ERCOT Resignations By: Noah Rubel
Many people may not know this, but Texas stands out when it comes to energy, in both good ways and bad.
This is because there are three electrical power grids or electrical systems in the United States: one Western, one Eastern and one in Texas. Where Texas lacks the support of a major power grid like the rest of the continental U.S., Texas also does not have to worry about other state emergencies or pay federal taxes since the other two grids are overseen by the government. Texas’s power grid, the Electric Reliability Council of Texas, or “ERCOT” for short, has run into some problems in the recent past.
Since the ice caps traveled through the lone star state, ERCOT was dealt a horrible hand to say the least, leaving 26 million Texans without power. In an article written by Fox News some ERCOT officials gave a metaphor explaining the power outage of Texas and how it was handled: "ERCOT was flying a 747. It had not one, but two, engines to experience catastrophic failure, then flew the damaged plane for 103 hours before safely landing in the Hudson."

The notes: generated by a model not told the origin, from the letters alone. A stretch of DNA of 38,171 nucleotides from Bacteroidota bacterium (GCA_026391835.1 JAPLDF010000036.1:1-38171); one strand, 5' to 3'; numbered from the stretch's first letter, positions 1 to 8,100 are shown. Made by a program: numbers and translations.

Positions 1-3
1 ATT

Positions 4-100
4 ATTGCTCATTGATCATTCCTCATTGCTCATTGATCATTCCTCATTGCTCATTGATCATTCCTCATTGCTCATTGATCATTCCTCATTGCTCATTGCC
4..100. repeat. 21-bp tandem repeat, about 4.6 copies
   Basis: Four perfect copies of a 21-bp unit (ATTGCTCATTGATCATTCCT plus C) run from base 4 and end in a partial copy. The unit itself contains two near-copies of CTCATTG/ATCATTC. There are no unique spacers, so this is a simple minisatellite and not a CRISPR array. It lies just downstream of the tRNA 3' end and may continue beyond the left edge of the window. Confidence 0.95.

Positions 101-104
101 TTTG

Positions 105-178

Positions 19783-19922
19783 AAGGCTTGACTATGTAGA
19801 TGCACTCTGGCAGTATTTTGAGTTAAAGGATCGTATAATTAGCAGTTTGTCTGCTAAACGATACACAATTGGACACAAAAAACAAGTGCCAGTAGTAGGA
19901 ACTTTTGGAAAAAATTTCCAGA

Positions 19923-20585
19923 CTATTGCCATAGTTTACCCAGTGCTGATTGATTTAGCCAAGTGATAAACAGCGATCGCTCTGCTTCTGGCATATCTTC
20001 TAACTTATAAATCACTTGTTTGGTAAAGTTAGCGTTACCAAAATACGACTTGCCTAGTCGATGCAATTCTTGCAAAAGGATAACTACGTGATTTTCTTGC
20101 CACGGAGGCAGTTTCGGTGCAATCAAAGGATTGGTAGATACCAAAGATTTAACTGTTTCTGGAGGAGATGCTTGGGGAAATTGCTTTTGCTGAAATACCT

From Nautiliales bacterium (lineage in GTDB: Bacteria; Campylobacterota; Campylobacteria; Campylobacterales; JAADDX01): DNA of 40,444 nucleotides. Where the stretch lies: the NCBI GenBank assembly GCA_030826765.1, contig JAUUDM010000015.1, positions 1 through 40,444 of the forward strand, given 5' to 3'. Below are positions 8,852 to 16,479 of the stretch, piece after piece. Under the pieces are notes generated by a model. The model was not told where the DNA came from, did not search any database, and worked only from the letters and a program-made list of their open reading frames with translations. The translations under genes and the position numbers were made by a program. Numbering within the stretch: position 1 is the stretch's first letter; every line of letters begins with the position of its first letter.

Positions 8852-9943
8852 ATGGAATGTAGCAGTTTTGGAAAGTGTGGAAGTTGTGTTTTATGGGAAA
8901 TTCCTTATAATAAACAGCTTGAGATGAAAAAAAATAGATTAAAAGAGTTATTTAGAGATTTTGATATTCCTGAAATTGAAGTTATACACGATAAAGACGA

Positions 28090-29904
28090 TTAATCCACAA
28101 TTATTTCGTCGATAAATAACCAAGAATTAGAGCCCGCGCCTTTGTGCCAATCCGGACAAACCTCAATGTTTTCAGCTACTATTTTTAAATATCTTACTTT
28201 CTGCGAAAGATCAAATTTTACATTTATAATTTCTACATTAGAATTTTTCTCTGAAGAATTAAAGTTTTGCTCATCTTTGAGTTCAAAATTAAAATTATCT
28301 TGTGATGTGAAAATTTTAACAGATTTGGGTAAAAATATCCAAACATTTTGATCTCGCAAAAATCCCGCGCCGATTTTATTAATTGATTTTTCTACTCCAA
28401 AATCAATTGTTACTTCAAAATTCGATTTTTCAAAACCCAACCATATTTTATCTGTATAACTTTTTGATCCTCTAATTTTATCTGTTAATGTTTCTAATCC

“Safely” may be a biased assumption for the moment since many Texans are still dealing with the repercussions of the power outages caused by the winter vortex. That means there has to be someone to blame, and most people are looking at ERCOT. Because of this catastrophe, many board members have resigned from ERCOT.
There are 16 resignations in total. Chairwoman Sally Talberg and Vice-Chairmen Peter Cramton, Terry Bulger and Raymond Hepper wrote that their "hearts go out to all Texans" who had to go without electricity, heat, water and "face the tragic consequences of this emergency… We have noted recent concerns about out-of-state board leadership at ERCOT. To allow state leaders a free hand with future direction and to eliminate distractions, we are resigning from the board effective after our urgent board teleconference meeting adjourns on Wednesday, February 24, 2021.”
With lawsuits already filed against ERCOT, it comes as no surprise that some board members were ready to step down. Other members are declaring that work has to be done to the power grid and Texas “should be a leader in disaster relief.” Hopefully in the future Texas and ERCOT will be able to handle a situation like the one that occurred more effectively.